Robotic engineers have unveiled what they claim are the world’s fastest shoes – footwear designed with eight wheels that increase walking speeds by 250 percent.
Called Moonwalkers, they strap around your shoes and propel you forward using tiny electric motors that power weight wheels, mimicking that of roller skates.
The shoes are the brainchild of a team of robotics engineers at Shift Robotics, which thought of the idea when the founder started walking to work and realized powered shoes would dramatically cut his commute by more than half.
This is because it increases walking speeds from the average 3mph up to 7mph.
The team markets the tech, which retails for $1,399, for those ‘who have the need for speed’ and see’s Moonwalkers as the future of walking.
Moonwalkers aim to revolutionize the way we walk by propelling users forward as they travel from point A to point B
Shift Robotics has a Kickstarter running for its Moonwalkers that has a raise goal of $90,000 – the firm has generated $82,820 in pledges to date.
The secret sauce to the shoes is the unique machine learning algorithms that adapt to the user’s gait, which Shift Robotics states makes ‘them an extension of people’s legs.’
The idea came about when founder Xunjie Zhang was riding a scooter to work and was almost hit by a car.
‘That is when I started asking myself why I never walked the 30 minutes,’ Zhang said in a video.
The pair features eight motorized wheels that adapt to your movements through an AI-powered machine learning algorithm
The algorithm, according to the company, allows the shoes to feel more like an extension of the legs and not just blocks on your feet
Moonwalkers strap around your shoes using magnetic straps. The pair, however, will cost you $1,399
‘Not only is it a safe commute, but it is also part of who we are. So I started on a mission to enhance walking instead of replacing it.’
From there, he used his experience as a jet engine propulsion engineer and spent the last four years trying to find a way to increase the speed of walking, relying on the body’s own engineering.
Zhang and his team, which are engineers that once worked at Carnegie Mellon, developed a custom-built motor controller, precision gearbox and efficient battery pack that were all shrunk down to a smaller size and intricately placed to make the shoes.
The shoes are powered by battery cells that fully charge in 1.5 hours for over six miles of range.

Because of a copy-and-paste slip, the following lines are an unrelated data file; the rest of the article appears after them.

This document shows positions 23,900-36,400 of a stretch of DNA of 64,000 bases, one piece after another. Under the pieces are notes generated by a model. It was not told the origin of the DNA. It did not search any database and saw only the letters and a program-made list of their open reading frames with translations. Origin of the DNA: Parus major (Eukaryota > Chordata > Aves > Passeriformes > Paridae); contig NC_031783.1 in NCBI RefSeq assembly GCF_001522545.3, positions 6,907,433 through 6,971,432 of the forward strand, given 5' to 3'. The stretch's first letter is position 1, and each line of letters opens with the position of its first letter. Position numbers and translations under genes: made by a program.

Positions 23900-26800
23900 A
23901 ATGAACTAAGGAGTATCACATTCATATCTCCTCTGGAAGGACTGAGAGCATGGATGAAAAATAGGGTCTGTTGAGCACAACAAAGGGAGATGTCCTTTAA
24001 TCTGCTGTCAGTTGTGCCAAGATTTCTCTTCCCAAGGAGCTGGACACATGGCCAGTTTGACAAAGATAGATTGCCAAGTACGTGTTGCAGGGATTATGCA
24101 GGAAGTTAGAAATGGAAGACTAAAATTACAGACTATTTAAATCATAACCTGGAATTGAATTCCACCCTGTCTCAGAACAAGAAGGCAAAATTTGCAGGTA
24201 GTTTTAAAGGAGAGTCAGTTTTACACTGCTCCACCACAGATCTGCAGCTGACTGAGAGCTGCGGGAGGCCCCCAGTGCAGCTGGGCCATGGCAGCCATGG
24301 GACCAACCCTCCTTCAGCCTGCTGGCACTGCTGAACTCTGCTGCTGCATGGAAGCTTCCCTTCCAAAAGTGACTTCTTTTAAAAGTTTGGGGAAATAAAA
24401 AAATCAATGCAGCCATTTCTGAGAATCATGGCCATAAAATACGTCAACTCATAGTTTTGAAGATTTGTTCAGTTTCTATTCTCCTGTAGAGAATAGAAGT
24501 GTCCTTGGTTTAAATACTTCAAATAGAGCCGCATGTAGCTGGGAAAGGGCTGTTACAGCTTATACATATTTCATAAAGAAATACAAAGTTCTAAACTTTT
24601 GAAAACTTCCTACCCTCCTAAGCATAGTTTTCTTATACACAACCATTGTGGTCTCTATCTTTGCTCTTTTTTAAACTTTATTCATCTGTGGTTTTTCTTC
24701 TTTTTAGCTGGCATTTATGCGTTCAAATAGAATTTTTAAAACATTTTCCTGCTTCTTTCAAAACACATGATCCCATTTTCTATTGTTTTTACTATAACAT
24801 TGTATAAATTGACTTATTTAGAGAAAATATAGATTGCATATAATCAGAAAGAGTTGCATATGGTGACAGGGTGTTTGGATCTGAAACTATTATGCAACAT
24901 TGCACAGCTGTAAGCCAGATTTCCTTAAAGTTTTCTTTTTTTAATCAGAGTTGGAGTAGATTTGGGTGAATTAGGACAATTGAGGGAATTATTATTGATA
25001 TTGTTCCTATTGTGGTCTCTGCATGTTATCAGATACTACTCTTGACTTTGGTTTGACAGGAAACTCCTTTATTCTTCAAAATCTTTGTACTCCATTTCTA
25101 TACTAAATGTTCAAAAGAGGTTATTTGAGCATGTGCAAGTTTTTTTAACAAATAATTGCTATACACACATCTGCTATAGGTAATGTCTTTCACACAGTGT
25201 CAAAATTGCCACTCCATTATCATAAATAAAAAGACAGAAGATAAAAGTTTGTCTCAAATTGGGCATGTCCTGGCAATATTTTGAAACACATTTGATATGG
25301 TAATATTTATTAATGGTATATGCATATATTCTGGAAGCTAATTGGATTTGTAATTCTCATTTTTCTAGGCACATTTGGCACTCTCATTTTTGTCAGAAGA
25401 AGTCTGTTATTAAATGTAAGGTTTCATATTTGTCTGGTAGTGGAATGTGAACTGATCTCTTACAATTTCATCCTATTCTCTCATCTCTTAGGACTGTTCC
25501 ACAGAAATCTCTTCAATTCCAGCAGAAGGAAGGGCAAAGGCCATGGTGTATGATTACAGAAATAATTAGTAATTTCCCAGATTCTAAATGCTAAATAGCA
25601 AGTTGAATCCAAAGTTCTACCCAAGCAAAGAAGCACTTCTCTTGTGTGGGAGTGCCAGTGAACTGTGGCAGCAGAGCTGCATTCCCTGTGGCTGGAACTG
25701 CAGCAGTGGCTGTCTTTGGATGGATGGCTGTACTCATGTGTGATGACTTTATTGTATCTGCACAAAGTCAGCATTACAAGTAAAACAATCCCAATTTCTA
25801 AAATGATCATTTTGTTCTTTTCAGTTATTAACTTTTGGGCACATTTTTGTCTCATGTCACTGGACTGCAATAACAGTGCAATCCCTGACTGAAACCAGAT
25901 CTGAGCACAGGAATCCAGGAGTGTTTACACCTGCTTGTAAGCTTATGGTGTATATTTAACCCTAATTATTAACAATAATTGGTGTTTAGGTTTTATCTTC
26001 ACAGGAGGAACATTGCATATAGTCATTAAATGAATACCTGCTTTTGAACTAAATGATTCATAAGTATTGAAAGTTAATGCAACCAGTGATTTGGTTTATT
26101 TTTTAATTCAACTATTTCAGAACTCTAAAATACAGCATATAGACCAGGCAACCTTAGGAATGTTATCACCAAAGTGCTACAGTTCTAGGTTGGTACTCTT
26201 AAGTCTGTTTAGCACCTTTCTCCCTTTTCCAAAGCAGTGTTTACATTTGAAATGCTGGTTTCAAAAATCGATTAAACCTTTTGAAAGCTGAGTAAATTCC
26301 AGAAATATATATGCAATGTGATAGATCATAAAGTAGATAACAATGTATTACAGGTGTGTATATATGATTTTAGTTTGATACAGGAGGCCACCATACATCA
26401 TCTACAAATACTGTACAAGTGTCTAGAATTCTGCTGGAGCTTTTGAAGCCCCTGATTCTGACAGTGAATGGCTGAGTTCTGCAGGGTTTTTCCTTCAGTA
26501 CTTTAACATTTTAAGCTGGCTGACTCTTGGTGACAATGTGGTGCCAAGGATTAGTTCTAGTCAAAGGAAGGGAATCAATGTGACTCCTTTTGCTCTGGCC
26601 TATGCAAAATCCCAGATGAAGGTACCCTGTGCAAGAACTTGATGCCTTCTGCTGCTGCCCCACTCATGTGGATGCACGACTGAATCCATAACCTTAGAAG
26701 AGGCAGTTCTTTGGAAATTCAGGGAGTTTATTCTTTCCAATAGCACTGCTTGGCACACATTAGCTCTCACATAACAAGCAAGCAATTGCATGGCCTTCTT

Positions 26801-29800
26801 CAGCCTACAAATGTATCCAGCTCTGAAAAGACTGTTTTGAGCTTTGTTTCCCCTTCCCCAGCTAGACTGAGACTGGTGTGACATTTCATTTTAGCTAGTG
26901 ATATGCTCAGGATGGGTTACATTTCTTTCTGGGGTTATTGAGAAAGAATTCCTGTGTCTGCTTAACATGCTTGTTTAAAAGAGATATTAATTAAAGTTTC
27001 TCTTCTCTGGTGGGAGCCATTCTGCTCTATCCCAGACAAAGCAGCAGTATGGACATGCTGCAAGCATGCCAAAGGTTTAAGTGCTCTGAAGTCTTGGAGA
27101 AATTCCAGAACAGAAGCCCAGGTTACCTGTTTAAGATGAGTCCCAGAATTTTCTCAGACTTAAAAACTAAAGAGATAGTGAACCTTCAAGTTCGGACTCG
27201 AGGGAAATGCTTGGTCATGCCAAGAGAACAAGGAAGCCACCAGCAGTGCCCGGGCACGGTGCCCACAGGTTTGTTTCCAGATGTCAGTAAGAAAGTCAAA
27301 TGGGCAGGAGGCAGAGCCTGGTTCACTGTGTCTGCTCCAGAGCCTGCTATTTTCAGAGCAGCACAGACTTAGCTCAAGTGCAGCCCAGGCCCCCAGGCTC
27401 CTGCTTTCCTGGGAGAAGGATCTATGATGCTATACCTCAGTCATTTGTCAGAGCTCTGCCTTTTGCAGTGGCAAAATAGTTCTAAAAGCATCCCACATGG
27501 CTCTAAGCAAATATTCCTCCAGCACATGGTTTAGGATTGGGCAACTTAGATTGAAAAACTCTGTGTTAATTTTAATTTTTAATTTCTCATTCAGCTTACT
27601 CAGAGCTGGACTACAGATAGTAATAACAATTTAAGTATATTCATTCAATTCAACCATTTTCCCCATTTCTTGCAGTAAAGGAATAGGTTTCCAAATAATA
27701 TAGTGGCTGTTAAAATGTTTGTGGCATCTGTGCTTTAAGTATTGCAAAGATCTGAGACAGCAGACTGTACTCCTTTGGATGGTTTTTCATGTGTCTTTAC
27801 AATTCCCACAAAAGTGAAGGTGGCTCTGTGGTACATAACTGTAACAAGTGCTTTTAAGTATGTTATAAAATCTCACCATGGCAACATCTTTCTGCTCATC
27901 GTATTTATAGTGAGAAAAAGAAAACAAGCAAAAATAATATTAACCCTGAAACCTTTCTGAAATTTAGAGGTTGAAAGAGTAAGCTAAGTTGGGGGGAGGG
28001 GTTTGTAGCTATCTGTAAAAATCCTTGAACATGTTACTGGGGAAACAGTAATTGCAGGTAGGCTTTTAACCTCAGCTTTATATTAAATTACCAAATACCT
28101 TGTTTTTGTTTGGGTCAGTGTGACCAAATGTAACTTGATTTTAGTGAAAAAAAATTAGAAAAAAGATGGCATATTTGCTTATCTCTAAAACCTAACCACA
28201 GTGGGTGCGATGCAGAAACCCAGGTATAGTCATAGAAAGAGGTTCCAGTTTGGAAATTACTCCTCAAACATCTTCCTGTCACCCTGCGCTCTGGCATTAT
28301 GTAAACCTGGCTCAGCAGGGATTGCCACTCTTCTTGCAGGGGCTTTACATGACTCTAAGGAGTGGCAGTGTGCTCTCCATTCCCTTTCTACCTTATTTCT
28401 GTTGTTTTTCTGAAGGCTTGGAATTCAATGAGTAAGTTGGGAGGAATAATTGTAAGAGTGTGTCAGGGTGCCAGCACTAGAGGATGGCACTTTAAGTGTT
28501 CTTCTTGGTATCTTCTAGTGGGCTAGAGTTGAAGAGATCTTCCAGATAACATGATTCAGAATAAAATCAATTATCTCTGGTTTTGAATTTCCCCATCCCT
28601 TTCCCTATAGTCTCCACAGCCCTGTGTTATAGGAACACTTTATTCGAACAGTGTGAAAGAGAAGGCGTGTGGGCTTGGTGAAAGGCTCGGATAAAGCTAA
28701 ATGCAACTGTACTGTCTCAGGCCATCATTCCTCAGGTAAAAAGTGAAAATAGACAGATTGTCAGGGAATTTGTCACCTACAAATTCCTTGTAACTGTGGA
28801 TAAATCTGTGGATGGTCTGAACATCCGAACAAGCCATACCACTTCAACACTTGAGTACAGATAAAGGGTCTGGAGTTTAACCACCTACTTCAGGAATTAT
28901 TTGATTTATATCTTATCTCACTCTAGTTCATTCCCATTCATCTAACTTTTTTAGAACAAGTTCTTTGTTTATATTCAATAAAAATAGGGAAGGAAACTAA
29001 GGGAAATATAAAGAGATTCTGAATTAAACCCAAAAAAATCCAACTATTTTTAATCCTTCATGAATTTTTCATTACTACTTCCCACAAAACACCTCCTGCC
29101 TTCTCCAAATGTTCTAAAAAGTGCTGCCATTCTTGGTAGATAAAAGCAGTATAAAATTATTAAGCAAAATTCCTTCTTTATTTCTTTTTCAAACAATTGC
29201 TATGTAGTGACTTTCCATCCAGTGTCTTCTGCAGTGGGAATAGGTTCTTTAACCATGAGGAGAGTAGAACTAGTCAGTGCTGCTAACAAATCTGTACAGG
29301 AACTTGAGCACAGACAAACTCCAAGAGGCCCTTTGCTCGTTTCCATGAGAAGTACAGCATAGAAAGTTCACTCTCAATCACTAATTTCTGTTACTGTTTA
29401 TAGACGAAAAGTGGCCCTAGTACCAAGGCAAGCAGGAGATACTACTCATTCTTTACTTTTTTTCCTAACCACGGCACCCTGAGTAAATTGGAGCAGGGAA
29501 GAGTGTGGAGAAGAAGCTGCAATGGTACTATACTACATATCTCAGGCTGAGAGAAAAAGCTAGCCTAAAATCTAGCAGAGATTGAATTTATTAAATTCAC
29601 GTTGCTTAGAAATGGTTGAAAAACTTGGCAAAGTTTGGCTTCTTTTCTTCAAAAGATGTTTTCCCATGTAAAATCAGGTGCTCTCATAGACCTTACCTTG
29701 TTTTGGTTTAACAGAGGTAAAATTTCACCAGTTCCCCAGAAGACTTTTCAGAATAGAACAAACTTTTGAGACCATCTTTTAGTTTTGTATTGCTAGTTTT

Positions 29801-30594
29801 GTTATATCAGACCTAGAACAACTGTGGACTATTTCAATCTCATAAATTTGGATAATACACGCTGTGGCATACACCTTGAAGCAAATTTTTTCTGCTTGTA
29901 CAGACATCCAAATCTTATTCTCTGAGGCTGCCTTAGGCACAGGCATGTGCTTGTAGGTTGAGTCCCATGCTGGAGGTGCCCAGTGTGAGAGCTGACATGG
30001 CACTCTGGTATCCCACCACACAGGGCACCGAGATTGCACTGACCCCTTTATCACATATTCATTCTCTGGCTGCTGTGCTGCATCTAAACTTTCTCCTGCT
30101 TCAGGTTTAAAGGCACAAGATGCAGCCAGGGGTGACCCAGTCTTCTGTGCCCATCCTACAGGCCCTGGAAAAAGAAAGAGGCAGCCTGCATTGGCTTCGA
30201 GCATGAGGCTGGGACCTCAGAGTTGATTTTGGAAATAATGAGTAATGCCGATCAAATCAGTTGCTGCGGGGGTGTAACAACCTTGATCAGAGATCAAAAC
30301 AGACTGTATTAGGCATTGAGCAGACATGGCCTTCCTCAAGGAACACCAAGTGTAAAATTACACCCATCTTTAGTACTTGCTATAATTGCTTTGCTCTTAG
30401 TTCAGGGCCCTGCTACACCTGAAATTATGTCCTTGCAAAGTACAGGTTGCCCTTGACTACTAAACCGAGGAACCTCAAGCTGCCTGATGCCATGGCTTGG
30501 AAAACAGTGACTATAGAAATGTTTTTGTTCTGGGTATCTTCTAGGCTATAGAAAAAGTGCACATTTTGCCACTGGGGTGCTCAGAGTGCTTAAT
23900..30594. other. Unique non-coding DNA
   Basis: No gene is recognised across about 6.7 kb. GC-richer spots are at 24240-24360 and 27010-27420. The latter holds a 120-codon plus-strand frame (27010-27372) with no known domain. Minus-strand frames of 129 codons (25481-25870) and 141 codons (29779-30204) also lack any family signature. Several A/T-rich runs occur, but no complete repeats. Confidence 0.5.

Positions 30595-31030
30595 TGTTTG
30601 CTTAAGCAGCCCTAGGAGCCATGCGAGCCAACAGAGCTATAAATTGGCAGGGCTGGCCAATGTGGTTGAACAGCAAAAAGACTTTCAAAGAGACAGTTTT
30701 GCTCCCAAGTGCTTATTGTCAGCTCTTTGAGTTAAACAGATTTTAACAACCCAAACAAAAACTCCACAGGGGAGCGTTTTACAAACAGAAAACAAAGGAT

‘Moonwalkers start in Lock Mode, where our electronic brake fully locks the wheels. To enter Shift Mode, where you walk at the speed of a run, lift your right heel in the air and rotate it clockwise towards your left leg while keeping your toe on the ground,’ Shift Robotics shared.
‘To go back into Lock Mode, lift your right heel in the air and then back down to the earth as usual. Now you are ready for stairs, buses, trains, or anywhere else where you do not want to walk at the speed of a run.’
And as you walk, the AI-powered algorithms learn your moves to provide natural walking motions.
Just as Zhang mentioned, humans are looking to transform the way we walk and a separate innovation from Stanford University is also on the same mission.
Researchers unveiled an exoskeleton boot last week that enables the wearer to walk nine percent faster than with normal shoes, and with 17 percent less effort.
The team notes that the increased speed will cut your commute time by more than half
A separate innovation from Stanford University is also on the same mission. Researchers unveiled an exoskeleton boot last week that enables the wearer to walk nine percent faster than with normal shoes, and with 17 percent less effort
The robotic footwear comes with a motor that works with calf muscles to give the wearer an extra push with every step.
The precisely-timed motor controls the boot so that it imparts a ‘torque’ – a twisting force that can cause rotation around an axis – at the leg joint.
The set-up consists of one exoskeleton ‘boot’ worn on each ankle and a battery pack around the waist.
Each boot includes sensors to monitor movement, a motor to produce ‘assistive torques’, a carbon fiber and aluminum frame, and a shoe and a calf strap to transfer forces to the body.
The engineers also used a machine learning model to develop their untethered exoskeleton boot – which can be personalized to suit the wearer’s needs.